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Nursing Home Abuse Attorney in Pittsburgh, PA

Elder Abuse and Neglect

As our elderly loved ones become physically and mentally frail, they become more fragile and less able to stand up to bullying or attacks. They may have problems hearing, seeing and even thinking clearly and conditions such as Alzheimer’s disease can make it difficult for them to communicate.

Sadly, thousands of elderly persons suffer from some type of abuse every year in the U.S. Surprisingly, reports show that elder abuse usually occurs where the person lives, which can be in another family member’s home or in a long-term nursing care facility.  If you or a family member have been the victim of any type of elder abuse, contact our experienced Pittsburgh elder abuse lawyers for an initial legal consultation, free of charge.

Types of Elder Abuse

There are several different types of elder abuse that can occur, including:

  • Physical abuse: this refers to any intentional force against an elderly person that causes physical pain, injury or impairment. Examples include physical abuse such as hitting or shoving as well as inappropriate confinement, use of restraints and wrongful use of medications.
  • Emotional abuse: emotional abuse is anything that causes emotional pain or distress. Examples include verbal abuse, intimidation by yelling, humiliation and ridicule and nonverbal abuse such as ignoring or isolating the elderly person and/or harassing or terrorizing him or her in any way.
  • Neglect: negligence is one of the most common types of elder abuse. Negligence refers to anything that deprives the elderly person from a normal standard of care, such as leaving an elderly person in spoiled bed sheets or clothing for several days, not giving him or her proper meals or medications and not cleaning his or her room. Signs of neglect include unsanitary conditions, unexplained weight loss and untreated injuries or bedsores.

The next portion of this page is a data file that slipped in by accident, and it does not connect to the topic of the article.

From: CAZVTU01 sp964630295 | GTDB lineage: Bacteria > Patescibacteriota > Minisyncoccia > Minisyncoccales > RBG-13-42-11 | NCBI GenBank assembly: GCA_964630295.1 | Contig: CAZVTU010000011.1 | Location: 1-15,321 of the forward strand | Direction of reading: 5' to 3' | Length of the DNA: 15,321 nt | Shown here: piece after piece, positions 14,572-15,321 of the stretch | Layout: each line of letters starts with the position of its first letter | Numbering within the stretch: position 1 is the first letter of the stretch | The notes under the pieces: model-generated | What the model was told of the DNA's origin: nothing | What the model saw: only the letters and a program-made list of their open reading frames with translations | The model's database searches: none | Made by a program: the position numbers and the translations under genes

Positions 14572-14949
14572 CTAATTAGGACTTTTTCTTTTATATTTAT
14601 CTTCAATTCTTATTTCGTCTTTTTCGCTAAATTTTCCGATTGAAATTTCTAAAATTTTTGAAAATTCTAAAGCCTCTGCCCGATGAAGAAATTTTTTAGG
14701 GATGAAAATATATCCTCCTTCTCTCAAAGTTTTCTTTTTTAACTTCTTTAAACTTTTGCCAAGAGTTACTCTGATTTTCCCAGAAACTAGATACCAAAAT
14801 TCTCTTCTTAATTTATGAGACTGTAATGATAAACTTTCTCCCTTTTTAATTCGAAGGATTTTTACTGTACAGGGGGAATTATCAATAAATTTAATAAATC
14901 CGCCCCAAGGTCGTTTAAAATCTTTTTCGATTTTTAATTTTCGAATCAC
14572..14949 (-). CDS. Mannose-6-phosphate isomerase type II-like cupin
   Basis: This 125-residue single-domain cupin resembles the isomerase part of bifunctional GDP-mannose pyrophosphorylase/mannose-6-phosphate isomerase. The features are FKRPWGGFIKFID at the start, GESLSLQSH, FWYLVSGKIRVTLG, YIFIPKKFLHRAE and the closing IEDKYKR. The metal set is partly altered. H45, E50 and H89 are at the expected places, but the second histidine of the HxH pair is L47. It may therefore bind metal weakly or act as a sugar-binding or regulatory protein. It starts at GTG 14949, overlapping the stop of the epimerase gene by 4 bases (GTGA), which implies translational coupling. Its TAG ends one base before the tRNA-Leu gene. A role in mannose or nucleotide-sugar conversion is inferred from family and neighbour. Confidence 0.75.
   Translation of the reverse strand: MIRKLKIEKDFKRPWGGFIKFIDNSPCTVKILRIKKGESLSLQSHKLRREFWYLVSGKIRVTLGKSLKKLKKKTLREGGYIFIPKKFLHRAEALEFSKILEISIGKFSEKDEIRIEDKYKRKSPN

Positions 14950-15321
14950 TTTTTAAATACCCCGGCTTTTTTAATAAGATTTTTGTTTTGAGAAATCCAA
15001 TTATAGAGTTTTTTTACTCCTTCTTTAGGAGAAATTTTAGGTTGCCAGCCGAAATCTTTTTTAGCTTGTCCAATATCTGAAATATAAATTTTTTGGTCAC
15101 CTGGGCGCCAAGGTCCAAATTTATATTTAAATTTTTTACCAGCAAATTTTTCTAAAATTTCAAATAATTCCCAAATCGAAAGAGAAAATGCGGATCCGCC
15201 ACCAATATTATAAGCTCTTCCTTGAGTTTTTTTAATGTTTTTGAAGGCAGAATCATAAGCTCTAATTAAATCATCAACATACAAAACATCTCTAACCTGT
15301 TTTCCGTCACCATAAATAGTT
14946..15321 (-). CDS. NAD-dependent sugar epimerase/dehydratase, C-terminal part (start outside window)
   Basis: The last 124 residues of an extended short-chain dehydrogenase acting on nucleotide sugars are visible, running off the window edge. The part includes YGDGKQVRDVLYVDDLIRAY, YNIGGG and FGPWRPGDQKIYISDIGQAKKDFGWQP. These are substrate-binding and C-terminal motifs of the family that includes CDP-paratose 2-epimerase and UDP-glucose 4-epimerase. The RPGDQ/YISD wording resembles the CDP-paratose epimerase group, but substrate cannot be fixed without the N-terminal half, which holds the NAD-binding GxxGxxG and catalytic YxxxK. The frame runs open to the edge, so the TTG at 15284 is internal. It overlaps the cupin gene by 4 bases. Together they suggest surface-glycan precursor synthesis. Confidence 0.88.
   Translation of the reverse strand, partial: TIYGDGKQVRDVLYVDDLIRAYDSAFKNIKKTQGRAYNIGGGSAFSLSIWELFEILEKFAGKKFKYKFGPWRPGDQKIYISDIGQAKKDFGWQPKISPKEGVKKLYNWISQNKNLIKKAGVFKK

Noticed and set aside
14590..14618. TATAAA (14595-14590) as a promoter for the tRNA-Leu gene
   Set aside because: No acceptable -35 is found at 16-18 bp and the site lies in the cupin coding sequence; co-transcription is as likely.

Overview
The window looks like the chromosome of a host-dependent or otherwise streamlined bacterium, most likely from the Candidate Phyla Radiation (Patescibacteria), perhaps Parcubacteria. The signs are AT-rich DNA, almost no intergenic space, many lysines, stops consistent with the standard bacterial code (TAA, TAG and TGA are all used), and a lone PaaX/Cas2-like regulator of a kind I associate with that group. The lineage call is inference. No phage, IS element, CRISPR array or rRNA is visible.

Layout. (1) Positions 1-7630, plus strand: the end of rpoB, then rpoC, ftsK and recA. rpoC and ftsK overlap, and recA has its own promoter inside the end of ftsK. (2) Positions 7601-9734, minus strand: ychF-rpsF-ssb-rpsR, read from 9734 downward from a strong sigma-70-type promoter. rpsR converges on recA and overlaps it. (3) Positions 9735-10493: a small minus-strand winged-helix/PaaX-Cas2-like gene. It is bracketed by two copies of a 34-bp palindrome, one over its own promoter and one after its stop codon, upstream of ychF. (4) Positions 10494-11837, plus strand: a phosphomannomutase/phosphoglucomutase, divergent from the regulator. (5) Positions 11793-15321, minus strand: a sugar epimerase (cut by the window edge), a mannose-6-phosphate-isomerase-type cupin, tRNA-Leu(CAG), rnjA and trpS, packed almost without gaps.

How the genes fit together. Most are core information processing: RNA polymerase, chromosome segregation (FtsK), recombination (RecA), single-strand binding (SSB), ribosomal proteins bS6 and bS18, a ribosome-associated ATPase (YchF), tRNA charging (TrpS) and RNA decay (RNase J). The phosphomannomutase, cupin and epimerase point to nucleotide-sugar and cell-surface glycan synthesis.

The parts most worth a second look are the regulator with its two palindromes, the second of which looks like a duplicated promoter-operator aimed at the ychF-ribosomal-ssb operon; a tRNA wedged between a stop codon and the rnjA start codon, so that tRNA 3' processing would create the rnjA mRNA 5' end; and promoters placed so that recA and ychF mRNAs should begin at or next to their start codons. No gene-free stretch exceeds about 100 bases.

• Sexual abuse: sexual abuse includes physical acts, making an elderly person undress, or making him or her watch sexual acts or look at pornographic material.
  • Financial exploitation: financial exploitation is the unauthorized use of an elderly person’s property or money by a caregiver or an outside scam artist. Caregivers may steal money or property such as jewelry; misuse the elderly person’s credit cards or accounts; or engage in identity theft. Outside scams include investment fraud and phony charities.
  • Heathcare fraud: healthcare fraud can include charging an elderly patient for services that weren’t provided; overcharging or double billing for medical care; over or under medicating a patient; or accepting illegal kickbacks for prescribing certain drugs (even if they aren’t appropriate for the patient).

Signs of Elder Abuse